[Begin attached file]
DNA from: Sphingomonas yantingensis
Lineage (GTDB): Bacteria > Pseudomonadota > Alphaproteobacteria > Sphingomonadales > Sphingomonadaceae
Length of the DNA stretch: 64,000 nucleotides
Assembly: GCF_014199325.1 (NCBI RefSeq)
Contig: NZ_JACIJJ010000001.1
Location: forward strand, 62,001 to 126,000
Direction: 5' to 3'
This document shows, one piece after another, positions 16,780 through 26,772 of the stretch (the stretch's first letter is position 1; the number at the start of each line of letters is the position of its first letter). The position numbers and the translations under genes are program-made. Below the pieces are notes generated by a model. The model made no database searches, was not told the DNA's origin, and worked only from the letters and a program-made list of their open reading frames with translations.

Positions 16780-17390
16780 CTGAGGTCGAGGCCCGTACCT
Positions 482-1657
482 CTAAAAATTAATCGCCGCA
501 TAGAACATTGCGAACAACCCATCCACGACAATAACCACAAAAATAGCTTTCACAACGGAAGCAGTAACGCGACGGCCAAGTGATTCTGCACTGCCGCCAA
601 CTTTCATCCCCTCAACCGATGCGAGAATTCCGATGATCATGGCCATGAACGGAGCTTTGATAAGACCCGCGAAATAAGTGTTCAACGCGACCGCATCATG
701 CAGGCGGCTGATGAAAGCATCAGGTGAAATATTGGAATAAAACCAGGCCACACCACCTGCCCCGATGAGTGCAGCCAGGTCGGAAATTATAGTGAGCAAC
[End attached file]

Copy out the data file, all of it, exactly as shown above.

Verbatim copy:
DNA from: Sphingomonas yantingensis
Lineage (GTDB): Bacteria > Pseudomonadota > Alphaproteobacteria > Sphingomonadales > Sphingomonadaceae
Length of the DNA stretch: 64,000 nucleotides
Assembly: GCF_014199325.1 (NCBI RefSeq)
Contig: NZ_JACIJJ010000001.1
Location: forward strand, 62,001 to 126,000
Direction: 5' to 3'
This document shows, one piece after another, positions 16,780 through 26,772 of the stretch (the stretch's first letter is position 1; the number at the start of each line of letters is the position of its first letter). The position numbers and the translations under genes are program-made. Below the pieces are notes generated by a model. The model made no database searches, was not told the DNA's origin, and worked only from the letters and a program-made list of their open reading frames with translations.

Positions 16780-17390
16780 CTGAGGTCGAGGCCCGTACCT
Positions 482-1657
482 CTAAAAATTAATCGCCGCA
501 TAGAACATTGCGAACAACCCATCCACGACAATAACCACAAAAATAGCTTTCACAACGGAAGCAGTAACGCGACGGCCAAGTGATTCTGCACTGCCGCCAA
601 CTTTCATCCCCTCAACCGATGCGAGAATTCCGATGATCATGGCCATGAACGGAGCTTTGATAAGACCCGCGAAATAAGTGTTCAACGCGACCGCATCATG
701 CAGGCGGCTGATGAAAGCATCAGGTGAAATATTGGAATAAAACCAGGCCACACCACCTGCCCCGATGAGTGCAGCCAGGTCGGAAATTATAGTGAGCAAC